Integrity In Shakespeare's Richard III

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Shakespeare’s Richard III explores the tension between providentialism and the uprising of free will, as a result of the renaissance, demonstrating Shakespeare’s engagement with political machinations of the state. The political instability within England, which resulted from War of the Roses, has been influential to Shakespeare's text. At the turn of the 15th century with the rise of humanism, Shakespeare responds to the shift in the political paradigms by portraying Richard as a tyrannical king, and exposing the way the state manipulates politics. Richard’s statement “Simple, plain Clarence, I do love thee so, that I will shortly send thy soul to haven” (1.1.119), ironically demonstrates his manipulation of the hierarchical order, exposing…show more content…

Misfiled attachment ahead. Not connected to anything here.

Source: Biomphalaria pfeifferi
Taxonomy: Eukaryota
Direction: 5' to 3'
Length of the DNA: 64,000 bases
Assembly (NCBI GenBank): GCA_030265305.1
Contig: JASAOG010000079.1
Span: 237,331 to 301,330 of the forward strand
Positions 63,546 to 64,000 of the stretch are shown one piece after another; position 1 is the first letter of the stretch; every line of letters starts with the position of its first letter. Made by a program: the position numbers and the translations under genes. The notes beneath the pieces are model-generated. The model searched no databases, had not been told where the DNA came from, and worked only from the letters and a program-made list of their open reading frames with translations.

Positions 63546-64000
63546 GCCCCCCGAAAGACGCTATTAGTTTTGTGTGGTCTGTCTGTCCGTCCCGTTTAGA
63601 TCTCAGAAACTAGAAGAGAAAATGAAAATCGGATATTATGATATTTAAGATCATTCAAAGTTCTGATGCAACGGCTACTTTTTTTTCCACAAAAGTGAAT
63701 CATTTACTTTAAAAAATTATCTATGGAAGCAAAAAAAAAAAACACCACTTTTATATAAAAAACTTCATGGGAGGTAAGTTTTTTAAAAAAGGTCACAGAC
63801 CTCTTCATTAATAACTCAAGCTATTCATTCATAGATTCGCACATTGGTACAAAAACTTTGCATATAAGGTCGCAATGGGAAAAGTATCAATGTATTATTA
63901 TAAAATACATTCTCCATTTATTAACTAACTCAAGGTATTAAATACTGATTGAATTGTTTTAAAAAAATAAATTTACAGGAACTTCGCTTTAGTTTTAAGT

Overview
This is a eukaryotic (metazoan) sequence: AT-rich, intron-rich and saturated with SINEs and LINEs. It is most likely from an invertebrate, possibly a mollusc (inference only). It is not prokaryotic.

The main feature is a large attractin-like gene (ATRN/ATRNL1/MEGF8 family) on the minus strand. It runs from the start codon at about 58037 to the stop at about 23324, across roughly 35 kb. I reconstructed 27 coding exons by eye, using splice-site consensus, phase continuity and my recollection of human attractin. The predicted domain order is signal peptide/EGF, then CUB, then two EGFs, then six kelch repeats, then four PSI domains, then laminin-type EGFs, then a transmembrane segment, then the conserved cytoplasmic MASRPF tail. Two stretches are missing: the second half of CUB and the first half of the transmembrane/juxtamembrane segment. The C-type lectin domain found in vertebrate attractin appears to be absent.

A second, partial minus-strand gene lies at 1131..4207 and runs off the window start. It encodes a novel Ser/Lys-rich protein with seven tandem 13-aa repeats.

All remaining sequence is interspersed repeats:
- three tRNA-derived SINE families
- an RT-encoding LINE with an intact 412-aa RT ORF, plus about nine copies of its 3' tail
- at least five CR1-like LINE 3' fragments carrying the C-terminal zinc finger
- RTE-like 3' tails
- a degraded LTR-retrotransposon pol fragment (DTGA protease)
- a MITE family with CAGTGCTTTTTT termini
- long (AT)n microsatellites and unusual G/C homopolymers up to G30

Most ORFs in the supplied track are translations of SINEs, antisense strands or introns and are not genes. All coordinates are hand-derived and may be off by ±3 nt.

The absence of integrity within Richard is displayed though his dual personality, of which he himself is aware of the dichotomy, as he has carefully constructed the façade. Seen through Richard’s personification of his thoughts by commanding them to “Dive, thoughts, down to my soul, here Clarence comes’ (1.1.41), illustrating Richards careful construction of his façade. His physical appearance is presented as associated with evil through the self-fashioning of Richard. He exploits his deformity seen through negative, repetitive, hyperbolic language ‘rudely stamped’, animal ‘that dogs bark at me’ to evoke sympathy and manipulate views upon him. Furthermore, Richards’s duplicity is depicted through his soliloquies and asides. Revealing the power of language that Shakespeare is attempting to depict, as during the Elizabethan era, the audience was well trained in listening and appreciating the various language tropes. Furthermore Shakespeare was also trained in rhetoric, seen when he condemns Hastings, stating, “If I thou protector of this damned strumpet, Tellest thou me of 'ifs'? Thou art a traitor”. (3.4.76) In act two, Richard takes on the role of romancing Lady Anne. The short exchange, using stichomythia between Richard and Anne shows Richards countering of Anne’s responses. When Anne states “O wonderful, when devils tell the truth!” (1.2.74) Countered by “more wonderful when angles are so angry.” Richard also uses antithesis to manipulate Anne. His desire is to merely secure power through Anne “I’ll have her, but I will not keep her long.” (1.2.229). Thus through his relationships, it is apparent the lack of integrity Richard possess and Shakespeare highlights the consequences that result. Shakespeare uses Richard to warn against the dangerous of a tyrannical king exemplifying the importance he places on integrity within

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